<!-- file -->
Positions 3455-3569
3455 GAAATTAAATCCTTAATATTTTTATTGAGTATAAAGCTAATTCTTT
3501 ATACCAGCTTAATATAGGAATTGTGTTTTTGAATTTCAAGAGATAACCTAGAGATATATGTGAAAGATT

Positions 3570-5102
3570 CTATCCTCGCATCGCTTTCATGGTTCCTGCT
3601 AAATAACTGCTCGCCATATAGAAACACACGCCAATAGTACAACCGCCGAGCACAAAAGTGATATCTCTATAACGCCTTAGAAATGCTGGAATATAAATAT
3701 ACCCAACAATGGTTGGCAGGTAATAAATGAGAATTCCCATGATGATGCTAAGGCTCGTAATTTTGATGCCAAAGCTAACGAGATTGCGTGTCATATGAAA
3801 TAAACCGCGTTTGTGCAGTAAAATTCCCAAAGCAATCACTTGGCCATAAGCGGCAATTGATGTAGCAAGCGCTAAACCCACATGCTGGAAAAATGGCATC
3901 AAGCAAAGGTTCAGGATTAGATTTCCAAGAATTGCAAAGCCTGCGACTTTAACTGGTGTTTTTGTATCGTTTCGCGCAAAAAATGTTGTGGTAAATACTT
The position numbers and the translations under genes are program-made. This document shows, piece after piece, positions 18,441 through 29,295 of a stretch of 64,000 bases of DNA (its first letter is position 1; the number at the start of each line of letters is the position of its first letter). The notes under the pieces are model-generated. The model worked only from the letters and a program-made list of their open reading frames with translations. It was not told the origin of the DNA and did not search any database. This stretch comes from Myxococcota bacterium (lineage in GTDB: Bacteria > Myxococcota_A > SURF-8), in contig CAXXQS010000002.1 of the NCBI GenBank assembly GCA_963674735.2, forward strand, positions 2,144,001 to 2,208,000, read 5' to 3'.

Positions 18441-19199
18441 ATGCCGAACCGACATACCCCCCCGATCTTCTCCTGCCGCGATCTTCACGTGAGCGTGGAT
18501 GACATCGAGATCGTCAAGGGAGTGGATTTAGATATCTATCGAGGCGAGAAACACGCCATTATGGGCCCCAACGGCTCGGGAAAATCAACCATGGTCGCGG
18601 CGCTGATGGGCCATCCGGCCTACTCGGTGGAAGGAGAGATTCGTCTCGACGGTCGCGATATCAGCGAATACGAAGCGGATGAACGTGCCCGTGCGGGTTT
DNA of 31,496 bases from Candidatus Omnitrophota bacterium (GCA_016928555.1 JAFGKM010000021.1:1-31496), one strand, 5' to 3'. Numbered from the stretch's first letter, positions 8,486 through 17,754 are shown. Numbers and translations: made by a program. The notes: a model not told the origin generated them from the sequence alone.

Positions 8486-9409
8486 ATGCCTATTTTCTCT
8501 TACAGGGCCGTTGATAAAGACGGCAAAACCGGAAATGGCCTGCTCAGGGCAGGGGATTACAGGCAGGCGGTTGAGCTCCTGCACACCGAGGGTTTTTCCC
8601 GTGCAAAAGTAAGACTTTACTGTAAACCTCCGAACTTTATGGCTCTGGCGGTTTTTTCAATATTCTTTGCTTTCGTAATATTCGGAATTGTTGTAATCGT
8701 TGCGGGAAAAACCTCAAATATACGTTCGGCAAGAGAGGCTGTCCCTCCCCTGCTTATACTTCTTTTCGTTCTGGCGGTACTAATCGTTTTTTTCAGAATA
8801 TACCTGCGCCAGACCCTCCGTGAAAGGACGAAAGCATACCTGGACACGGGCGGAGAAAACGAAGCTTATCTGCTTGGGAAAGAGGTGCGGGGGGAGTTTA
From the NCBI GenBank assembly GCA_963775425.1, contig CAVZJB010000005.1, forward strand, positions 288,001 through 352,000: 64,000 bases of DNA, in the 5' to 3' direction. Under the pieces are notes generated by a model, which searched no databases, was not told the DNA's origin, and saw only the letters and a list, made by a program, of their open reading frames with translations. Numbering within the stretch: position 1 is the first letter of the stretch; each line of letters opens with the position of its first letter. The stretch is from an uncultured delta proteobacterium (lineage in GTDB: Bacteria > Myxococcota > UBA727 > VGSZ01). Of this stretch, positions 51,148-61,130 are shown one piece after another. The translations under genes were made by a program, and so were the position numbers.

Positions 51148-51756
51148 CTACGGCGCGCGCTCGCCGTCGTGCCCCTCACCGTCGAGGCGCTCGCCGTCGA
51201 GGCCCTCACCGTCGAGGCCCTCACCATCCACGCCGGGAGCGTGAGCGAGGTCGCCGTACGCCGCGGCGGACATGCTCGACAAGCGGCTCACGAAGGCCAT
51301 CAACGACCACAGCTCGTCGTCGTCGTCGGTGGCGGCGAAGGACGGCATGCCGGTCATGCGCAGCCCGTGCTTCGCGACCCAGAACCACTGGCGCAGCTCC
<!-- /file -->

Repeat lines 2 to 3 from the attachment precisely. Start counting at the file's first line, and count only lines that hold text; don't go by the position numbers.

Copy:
3455 GAAATTAAATCCTTAATATTTTTATTGAGTATAAAGCTAATTCTTT
3501 ATACCAGCTTAATATAGGAATTGTGTTTTTGAATTTCAAGAGATAACCTAGAGATATATGTGAAAGATT